How to give your cat a haircut
How hard can it be to give a cat a haircut? Well, it can take a bit of prep and it also depends on how cooperative your kitty is.
22 Aug 2016 By Kat Pekin Comments
Cats are pretty much experts at grooming themselves, so a haircut isn’t generally a necessity—unless your cat has a problem with shedding, matting or hot weather . There may also be medical situations (such as a tic or snake bite) where your vet may shave down your cat, but other than this, kitty haircuts are pretty much up to the discretion of the owner.
So, you’ve decided that your feline friend does indeed need a haircut. What next?
Keep kitty calm
There are ways to give your cat a haircut that won’t stress him out, and may even be quite enjoyable. Firstly, decide where in your home is the best place for the haircut. A well-ventilated, easy-to-clean room is best. Cat hair flies everywhere so if you want to contain the fur perhaps see if you can coax your cat into a bathroom. Alternatively choose an area outdoors, but you do run the risk of your cat escaping the scissors!
Tools of the trade
Clippers are definitely the best tool for the job and are pretty simple to understand—plug it in and gently run it the length of your cat’s body. However, the noise and vibrations might cause your cat to act out so it’s often better to start (very carefully!) with scissors. Using a comb in between the scissors and your cat’s skin can help prevent any nasty accidents. If you’re unsure how much fur you want to cut off, don’t cut too much off. You can always go back and cut more off if you need to.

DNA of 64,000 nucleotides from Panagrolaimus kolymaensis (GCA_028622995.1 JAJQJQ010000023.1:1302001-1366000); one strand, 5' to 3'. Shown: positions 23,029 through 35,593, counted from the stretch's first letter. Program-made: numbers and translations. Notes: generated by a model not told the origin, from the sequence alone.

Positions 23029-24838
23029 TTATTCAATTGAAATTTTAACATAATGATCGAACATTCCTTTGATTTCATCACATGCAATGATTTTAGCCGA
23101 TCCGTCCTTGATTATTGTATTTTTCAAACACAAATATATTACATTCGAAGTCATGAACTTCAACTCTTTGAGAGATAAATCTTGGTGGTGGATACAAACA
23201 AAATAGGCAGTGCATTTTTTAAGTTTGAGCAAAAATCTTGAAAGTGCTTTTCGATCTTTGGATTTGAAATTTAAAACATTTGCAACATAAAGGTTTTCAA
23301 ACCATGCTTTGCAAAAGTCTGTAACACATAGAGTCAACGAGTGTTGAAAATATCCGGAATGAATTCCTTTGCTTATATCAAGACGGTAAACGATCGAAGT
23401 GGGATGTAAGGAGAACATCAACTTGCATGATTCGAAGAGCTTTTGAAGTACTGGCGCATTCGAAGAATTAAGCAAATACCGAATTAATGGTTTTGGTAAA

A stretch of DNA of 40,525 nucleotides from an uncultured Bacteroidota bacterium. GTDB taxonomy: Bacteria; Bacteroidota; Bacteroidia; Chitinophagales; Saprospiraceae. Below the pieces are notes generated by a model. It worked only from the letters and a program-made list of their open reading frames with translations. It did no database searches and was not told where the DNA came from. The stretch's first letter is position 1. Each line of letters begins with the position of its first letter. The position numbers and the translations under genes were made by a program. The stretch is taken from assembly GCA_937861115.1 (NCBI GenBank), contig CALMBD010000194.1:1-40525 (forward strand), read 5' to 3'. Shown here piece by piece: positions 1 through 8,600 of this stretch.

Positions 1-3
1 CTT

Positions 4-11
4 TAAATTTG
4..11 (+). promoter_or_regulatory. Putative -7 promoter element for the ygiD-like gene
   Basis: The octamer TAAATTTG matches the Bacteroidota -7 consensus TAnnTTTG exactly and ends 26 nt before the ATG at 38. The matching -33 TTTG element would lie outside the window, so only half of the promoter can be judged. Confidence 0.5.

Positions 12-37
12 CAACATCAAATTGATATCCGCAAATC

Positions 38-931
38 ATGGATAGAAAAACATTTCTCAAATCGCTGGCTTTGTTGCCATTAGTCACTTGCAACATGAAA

If your cat is fond of being brushed, stop every now and again and give him a brush. This will help to keep kitty calm.
Pay attention to how your cat reacts throughout the haircut. If your cat is quite relaxed you might want to progress to the clippers, but if your cat suddenly gets up and walks off, don’t chase him down to finish the job. Your cat is telling you he is done for the day, and chasing him down with scissors or clippers is likely to turn what was a relaxing process into a stressful one. Yes, you may have a cat with a patchy coat for a few days, but at least they won’t be terrified of having their hair cut.
If you’re worried about inadvertently hurting your cat or are just unsure of the best way to give him a haircut, you can get your cat professionally groomed. There are even some groomers out there who specialise in novelty cat haircuts, like the lion cut!
Tip: If you have a longhair cat, or a cat you feel is going to need regular grooming, the younger the age you start giving them haircuts the better. If you’ve had a longhair for a number of years and then decide one summer that he could use a haircut, it is likely to be very difficult!
Have you ever given your cat a haircut? How did it go?
22 Aug 2016 By Kat Pekin Commentscomments powered by Disqus